Blown To Bits

Free speech on the Internet

Friday, July 11th, 2008 by Harry Lewis

Here’s¬†a good AP column about the way the major players limit what can be said in order to satisfy what they consider appropriate standards of taste. There is a wonderful example of a Dutch photographer whose documentary photo of a street scene in Romania was taken down from Flickr — twice. The problem? It showed a young adolescent boy smoking, as happens a lot on the streets of Romania. Flickr didn’t want to encourage youth smoking, or perhaps didn’t want to be accused of encouraging youth smoking, or perhaps received actual complaints about the photo and found it easier to censor than to argue.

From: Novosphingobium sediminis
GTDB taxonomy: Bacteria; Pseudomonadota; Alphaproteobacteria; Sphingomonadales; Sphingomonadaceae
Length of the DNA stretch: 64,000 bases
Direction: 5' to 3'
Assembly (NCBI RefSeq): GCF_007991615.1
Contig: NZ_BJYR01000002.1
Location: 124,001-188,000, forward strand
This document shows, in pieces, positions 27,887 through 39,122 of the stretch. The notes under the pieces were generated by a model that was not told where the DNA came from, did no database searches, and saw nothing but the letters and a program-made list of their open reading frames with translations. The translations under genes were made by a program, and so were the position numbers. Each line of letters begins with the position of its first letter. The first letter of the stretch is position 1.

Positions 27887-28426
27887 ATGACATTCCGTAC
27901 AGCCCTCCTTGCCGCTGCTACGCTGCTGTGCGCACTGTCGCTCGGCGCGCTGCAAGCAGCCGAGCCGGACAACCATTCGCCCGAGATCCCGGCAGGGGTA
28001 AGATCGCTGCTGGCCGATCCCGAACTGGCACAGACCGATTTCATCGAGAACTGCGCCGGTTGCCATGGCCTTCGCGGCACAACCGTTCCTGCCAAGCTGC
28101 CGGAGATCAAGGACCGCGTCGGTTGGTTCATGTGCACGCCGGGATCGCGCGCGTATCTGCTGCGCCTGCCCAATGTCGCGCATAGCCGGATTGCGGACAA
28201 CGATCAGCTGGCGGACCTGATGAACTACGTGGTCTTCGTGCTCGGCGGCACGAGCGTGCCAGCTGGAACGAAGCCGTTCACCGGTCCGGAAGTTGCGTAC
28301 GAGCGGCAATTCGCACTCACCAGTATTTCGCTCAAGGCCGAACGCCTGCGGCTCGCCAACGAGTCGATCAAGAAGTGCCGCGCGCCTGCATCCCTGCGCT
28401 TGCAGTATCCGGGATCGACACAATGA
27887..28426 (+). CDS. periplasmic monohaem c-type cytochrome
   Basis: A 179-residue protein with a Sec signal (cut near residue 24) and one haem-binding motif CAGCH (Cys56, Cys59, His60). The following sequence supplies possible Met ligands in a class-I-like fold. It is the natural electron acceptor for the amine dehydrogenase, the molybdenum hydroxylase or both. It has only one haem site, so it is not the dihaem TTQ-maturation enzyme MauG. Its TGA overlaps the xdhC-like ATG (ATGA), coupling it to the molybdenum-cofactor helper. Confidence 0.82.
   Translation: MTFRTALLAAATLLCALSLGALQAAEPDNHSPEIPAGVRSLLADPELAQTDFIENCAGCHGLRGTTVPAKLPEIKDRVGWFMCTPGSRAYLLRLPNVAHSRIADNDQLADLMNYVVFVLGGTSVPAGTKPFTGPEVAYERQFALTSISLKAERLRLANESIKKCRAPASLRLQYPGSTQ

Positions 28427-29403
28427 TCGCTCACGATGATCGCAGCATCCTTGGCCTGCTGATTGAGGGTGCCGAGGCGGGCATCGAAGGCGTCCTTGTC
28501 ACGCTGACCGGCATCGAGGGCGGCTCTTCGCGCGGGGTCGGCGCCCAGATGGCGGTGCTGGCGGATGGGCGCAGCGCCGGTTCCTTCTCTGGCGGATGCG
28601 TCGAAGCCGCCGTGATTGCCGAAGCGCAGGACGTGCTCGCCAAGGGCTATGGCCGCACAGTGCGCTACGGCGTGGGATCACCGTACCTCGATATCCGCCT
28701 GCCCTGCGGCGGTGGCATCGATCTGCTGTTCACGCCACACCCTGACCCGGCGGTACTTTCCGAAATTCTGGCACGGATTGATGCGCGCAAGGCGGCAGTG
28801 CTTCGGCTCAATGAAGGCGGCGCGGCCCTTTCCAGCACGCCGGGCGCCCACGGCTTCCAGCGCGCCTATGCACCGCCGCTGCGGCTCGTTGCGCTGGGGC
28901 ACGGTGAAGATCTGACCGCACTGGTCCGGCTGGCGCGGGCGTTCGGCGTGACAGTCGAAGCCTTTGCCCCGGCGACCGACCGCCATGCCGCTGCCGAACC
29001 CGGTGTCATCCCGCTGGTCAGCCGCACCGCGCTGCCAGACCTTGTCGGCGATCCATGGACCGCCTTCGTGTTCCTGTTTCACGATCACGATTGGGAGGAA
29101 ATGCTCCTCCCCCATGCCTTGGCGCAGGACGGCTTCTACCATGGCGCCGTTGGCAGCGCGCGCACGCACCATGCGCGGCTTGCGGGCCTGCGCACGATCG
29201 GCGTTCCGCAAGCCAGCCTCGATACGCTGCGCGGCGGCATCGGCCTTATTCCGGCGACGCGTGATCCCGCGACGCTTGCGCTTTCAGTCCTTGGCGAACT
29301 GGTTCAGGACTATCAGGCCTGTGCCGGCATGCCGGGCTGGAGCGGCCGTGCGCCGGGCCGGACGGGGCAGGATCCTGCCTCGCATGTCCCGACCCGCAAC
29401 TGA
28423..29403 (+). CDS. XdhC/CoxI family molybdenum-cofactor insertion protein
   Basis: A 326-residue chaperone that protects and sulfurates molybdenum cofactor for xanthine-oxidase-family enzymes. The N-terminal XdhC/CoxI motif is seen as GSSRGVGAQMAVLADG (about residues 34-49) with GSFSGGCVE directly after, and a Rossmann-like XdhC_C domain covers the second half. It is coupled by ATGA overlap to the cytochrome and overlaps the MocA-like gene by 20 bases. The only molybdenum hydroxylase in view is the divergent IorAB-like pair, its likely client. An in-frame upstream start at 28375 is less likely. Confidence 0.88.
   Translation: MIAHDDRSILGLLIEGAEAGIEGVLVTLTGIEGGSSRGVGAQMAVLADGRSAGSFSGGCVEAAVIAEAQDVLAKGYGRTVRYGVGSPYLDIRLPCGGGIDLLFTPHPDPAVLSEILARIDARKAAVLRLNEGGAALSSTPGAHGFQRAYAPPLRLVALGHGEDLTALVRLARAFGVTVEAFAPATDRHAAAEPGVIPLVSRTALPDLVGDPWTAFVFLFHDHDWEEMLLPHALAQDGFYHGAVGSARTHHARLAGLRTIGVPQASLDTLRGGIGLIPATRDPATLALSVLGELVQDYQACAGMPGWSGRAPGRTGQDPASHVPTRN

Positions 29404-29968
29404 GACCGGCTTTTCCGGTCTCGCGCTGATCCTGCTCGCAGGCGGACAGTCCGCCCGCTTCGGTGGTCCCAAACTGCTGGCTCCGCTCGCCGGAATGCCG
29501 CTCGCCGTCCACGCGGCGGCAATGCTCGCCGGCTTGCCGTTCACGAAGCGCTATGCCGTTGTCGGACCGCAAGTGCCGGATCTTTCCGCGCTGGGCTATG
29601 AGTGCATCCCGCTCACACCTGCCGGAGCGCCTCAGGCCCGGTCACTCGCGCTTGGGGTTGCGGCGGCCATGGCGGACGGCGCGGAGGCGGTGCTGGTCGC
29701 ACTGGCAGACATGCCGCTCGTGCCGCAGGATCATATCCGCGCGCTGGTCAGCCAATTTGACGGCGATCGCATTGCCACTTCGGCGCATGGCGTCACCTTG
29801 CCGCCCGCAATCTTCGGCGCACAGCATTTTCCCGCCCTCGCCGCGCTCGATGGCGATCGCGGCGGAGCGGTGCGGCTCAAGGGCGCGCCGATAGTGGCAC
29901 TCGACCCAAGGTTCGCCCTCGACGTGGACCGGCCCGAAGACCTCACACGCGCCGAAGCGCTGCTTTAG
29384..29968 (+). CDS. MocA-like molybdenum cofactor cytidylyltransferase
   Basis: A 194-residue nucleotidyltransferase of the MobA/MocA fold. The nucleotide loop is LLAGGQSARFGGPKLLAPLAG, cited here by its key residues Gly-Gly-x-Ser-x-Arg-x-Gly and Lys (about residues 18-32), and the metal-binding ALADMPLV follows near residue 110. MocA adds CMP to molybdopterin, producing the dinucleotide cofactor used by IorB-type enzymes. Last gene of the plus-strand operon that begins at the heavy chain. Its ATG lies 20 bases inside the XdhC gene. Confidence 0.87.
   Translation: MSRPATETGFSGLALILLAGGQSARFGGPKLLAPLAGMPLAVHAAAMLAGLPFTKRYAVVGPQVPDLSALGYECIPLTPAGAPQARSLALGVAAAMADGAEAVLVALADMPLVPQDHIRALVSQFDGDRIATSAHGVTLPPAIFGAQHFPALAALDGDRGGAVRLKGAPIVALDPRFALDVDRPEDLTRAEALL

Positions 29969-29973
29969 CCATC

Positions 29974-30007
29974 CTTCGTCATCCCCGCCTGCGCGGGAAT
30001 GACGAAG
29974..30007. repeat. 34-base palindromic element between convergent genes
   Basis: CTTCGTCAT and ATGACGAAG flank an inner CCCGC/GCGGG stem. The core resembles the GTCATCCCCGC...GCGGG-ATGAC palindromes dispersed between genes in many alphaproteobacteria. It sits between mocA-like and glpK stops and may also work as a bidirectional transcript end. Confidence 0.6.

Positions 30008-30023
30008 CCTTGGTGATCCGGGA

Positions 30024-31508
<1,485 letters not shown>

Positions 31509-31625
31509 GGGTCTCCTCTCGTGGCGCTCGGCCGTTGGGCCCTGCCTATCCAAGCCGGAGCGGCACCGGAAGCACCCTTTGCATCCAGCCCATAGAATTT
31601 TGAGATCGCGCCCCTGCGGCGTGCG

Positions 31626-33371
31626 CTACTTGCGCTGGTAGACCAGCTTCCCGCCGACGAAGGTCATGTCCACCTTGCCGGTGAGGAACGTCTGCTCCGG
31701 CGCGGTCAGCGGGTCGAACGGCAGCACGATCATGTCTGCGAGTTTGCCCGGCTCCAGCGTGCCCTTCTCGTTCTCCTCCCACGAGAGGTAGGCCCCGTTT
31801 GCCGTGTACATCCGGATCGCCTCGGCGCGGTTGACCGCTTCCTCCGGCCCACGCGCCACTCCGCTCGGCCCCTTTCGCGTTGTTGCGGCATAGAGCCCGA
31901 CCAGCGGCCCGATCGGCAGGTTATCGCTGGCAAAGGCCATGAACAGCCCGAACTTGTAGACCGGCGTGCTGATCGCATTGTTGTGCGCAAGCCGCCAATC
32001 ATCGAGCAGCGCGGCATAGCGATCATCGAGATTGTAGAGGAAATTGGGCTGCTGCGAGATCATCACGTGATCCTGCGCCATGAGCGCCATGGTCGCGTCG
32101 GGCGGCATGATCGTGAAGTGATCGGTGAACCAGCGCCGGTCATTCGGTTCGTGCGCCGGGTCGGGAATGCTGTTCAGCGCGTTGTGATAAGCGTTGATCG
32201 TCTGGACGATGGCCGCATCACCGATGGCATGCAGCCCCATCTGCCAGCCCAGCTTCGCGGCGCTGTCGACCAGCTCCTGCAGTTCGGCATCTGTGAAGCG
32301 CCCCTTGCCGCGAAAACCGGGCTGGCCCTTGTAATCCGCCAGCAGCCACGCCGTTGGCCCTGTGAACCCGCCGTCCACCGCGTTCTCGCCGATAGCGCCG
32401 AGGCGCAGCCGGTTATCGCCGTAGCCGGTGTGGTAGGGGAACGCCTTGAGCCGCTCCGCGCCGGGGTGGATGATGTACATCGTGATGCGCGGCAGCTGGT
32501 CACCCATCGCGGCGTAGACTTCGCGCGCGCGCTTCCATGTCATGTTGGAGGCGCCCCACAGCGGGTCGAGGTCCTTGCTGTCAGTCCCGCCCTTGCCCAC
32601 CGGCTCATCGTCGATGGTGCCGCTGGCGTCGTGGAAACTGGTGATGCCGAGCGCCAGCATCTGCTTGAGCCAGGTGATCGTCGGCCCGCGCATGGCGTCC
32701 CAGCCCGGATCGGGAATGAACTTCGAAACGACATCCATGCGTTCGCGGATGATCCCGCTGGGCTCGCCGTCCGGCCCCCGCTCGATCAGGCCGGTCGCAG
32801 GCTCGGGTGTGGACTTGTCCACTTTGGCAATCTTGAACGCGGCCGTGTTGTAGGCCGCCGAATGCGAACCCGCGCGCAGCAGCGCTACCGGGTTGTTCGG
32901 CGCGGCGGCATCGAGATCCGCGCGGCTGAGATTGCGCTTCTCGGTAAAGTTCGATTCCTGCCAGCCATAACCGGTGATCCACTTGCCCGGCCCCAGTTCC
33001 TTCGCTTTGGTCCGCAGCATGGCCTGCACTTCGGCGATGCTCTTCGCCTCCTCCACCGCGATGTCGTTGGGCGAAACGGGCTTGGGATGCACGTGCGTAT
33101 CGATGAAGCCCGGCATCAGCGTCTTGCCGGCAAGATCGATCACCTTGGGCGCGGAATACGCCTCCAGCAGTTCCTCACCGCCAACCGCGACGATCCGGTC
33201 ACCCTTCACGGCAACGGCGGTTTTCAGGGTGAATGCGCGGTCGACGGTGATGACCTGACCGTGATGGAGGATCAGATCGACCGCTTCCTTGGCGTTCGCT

This is a tough problem, as private enterprises should generally be left to do whatever they feel is best for business, and it’s hard to see this kind of censorship as harmful. But as sites like Flickr become the technological equivalent of the public square, attracting huge numbers of participants because a huge number of participants are already there, it’s equally hard not to think that the personal judgments of random employees should not be decisive in what can be shown and what can’t be. And government regulations immediately raise the problem that web sites are multinational and governments aren’t.¬†

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